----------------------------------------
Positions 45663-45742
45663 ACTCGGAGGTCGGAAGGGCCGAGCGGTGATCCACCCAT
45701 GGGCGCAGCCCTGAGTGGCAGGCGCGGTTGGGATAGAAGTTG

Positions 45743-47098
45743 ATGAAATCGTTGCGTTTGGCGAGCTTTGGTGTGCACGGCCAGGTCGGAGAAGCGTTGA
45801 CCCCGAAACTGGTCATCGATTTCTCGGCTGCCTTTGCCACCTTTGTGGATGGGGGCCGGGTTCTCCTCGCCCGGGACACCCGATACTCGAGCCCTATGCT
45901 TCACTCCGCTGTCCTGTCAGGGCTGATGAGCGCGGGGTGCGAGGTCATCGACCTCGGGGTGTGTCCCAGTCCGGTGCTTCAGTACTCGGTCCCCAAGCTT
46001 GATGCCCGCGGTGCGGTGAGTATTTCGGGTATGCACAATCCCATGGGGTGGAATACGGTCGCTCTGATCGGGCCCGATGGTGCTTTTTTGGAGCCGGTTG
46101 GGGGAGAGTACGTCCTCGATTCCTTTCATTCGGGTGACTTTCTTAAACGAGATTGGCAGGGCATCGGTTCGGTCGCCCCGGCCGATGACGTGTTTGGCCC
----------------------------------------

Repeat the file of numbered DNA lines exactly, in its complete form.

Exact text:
Positions 45663-45742
45663 ACTCGGAGGTCGGAAGGGCCGAGCGGTGATCCACCCAT
45701 GGGCGCAGCCCTGAGTGGCAGGCGCGGTTGGGATAGAAGTTG

Positions 45743-47098
45743 ATGAAATCGTTGCGTTTGGCGAGCTTTGGTGTGCACGGCCAGGTCGGAGAAGCGTTGA
45801 CCCCGAAACTGGTCATCGATTTCTCGGCTGCCTTTGCCACCTTTGTGGATGGGGGCCGGGTTCTCCTCGCCCGGGACACCCGATACTCGAGCCCTATGCT
45901 TCACTCCGCTGTCCTGTCAGGGCTGATGAGCGCGGGGTGCGAGGTCATCGACCTCGGGGTGTGTCCCAGTCCGGTGCTTCAGTACTCGGTCCCCAAGCTT
46001 GATGCCCGCGGTGCGGTGAGTATTTCGGGTATGCACAATCCCATGGGGTGGAATACGGTCGCTCTGATCGGGCCCGATGGTGCTTTTTTGGAGCCGGTTG
46101 GGGGAGAGTACGTCCTCGATTCCTTTCATTCGGGTGACTTTCTTAAACGAGATTGGCAGGGCATCGGTTCGGTCGCCCCGGCCGATGACGTGTTTGGCCC